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Published 19 March 2020
At the height of the COVID 19 Pandemic, a Procurement Policy Note was published by Crown Commercial Service setting out out provisions under the Public Contracts Regulations 2015 ("PCR") available to organisations when making urgent arrangements for supplies, services and/or works during the Covid-19 pandemic.
Depending on the specific nature of the requirement there may have been further options under the PCR, such as the additional delivery of supplies from an existing supplier (regulation 32(5)), additional similar works or services from an existing supplier (regulation 32(9)), or using the services of a subsidiary of another contracting authority (regulation 12).
The PPN set out that contracting authorities should keep proper records of decisions and actions on individual contracts, as this could mitigate against the risk of a successful legal challenge. The PPN also set out that where a direct award is made, contracting authorities should publish a contract award notice (regulation 50) within 30 days of awarding the contract. As we are now a number of months into the Pandemic, it is unlikely that the “direct award due to extreme urgency” provision could be relied on as it would now be difficult to say that the Pandemic was unforeseeable. We are seeing more organisations vary their existing contracts under regulation 72 of the PCR which sets out a number of safe harbours that could be applied in different circumstances. DAC Beachcroft has available a training webinar: ‘What Contract Changes are Permitted by Procurement Law?’ recorded in partnership with the Crown Commercial Service Skills Academy that we would be happy to share with public sector procurement teams. Please get in touch with one of the contacts listed below to request a link to the recording.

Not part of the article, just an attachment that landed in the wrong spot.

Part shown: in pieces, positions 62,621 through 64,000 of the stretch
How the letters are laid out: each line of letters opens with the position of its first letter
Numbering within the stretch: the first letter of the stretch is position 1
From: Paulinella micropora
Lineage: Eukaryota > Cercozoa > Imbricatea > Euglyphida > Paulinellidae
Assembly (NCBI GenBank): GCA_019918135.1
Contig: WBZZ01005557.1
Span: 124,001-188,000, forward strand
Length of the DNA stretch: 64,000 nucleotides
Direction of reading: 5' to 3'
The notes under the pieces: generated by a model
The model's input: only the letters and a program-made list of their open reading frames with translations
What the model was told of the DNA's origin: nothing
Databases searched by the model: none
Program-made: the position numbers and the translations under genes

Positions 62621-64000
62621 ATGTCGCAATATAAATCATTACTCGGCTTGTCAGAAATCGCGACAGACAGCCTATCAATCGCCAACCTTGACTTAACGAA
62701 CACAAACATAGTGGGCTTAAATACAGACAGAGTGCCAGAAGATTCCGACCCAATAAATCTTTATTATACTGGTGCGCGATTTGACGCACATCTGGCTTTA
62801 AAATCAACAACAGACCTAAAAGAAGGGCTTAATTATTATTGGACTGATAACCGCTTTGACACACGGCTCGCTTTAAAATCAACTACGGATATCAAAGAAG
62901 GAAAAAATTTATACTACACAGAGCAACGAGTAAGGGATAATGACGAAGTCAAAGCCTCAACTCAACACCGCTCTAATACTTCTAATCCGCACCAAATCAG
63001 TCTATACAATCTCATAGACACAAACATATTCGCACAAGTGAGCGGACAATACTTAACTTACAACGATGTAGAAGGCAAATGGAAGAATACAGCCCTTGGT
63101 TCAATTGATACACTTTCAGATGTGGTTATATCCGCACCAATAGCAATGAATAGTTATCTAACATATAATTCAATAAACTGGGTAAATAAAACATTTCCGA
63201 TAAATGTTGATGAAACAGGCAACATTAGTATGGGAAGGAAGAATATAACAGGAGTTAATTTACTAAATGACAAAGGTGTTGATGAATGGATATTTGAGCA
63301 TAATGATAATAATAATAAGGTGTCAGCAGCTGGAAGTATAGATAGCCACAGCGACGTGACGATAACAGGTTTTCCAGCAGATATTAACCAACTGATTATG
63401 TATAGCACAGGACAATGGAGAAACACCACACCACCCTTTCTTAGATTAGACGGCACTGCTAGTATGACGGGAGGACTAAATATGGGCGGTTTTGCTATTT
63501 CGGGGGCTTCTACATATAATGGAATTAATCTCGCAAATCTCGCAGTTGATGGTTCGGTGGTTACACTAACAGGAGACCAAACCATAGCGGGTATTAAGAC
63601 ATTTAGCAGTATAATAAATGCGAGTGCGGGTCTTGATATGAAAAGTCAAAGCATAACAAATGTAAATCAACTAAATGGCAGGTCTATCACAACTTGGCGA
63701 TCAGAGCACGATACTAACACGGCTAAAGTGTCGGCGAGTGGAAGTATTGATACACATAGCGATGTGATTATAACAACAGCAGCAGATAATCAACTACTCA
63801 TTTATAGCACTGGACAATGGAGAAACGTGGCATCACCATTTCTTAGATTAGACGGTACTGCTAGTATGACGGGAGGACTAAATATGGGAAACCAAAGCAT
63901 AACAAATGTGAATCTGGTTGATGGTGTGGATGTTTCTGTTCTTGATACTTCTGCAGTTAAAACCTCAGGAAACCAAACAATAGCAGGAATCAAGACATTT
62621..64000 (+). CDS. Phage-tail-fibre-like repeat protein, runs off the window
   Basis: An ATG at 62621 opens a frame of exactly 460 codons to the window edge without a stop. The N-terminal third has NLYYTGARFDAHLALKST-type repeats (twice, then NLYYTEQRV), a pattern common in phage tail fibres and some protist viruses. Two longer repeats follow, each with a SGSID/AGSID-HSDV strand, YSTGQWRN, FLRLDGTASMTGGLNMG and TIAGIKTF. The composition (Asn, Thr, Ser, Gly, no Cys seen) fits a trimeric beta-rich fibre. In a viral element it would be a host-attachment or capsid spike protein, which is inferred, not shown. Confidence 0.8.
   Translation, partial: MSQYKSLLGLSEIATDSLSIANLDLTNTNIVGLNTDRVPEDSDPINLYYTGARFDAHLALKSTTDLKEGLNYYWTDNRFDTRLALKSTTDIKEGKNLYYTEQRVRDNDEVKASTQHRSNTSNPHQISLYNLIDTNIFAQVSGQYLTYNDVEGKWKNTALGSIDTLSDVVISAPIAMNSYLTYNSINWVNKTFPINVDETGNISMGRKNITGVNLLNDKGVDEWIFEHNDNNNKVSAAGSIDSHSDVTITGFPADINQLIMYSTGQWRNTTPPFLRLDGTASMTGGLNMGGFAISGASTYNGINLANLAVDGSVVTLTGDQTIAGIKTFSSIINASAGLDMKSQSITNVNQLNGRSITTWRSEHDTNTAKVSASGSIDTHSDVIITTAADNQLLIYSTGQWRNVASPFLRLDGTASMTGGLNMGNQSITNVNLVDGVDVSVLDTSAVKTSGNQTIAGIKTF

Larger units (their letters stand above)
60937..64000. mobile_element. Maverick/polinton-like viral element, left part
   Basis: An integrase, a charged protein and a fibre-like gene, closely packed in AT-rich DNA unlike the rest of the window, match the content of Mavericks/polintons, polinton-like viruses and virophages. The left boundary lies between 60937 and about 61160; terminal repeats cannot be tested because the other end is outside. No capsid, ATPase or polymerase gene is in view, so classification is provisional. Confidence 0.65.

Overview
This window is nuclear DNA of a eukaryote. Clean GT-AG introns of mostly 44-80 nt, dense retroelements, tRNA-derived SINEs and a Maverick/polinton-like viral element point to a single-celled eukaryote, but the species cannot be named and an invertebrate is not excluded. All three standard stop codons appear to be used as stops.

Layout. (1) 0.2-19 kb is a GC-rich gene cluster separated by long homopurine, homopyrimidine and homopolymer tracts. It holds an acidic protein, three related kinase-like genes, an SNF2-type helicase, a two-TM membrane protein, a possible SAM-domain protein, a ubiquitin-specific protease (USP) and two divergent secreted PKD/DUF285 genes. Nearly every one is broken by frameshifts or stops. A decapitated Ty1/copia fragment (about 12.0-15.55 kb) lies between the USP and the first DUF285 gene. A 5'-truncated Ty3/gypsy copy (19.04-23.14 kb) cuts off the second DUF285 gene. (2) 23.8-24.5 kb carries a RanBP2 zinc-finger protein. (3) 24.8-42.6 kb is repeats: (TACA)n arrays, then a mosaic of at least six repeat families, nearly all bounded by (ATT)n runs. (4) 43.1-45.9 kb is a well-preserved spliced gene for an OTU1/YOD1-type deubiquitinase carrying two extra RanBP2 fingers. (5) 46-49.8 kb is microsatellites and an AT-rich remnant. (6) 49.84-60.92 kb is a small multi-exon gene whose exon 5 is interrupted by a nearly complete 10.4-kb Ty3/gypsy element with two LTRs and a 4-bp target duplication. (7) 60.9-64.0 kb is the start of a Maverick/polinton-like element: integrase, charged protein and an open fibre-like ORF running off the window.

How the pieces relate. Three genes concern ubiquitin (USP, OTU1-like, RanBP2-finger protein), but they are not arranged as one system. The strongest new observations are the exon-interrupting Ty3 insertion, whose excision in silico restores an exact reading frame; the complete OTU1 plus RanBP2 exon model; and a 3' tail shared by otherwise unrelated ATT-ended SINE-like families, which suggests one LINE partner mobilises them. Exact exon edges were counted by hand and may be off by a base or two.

But what about procurement processes that are currently underway or that are about to start? How will Covid-19, the updates from Government that may bring about changes and the uncertainty for organisations and their staff impact these?
For commissioners and providers wanting to start a new procurement process, it's still unlikely that any in person face to face market engagement can go ahead - this will impact pre market engagement activity or indeed planned dialogue meetings. Organisations are switching to telephone conferences or skype meetings. Consideration will need to be given to the timetables for procurement processes and whether it’s proportionate to expect a quick turnaround of a tender. Healthcare providers are focussing their efforts and resources on managing the situation and preparing for winter. Will these organisations be in a position to be able to tender for contracts during the next few months? Will they be able to respond quickly to clarification questions? Will they be able to mobilise in the required timescales? Will evaluators be available for the contracting authority to evaluate bids or participate in moderation meetings? If the relevant procurement involves clinical evaluators, it’s likely their time could be redeployed.
Timetables may have to be extended for each stage of the procurement process. For procurements that are not urgent or where a delay could be absorbed, then consideration should be giving to making changes to the process.
Our advice to commissioners or providers running procurement processes is to communicate with your bidders, be open and transparent about the pressures and any changes that may have to be made. Our advice to bidders is to share any issues being faced.
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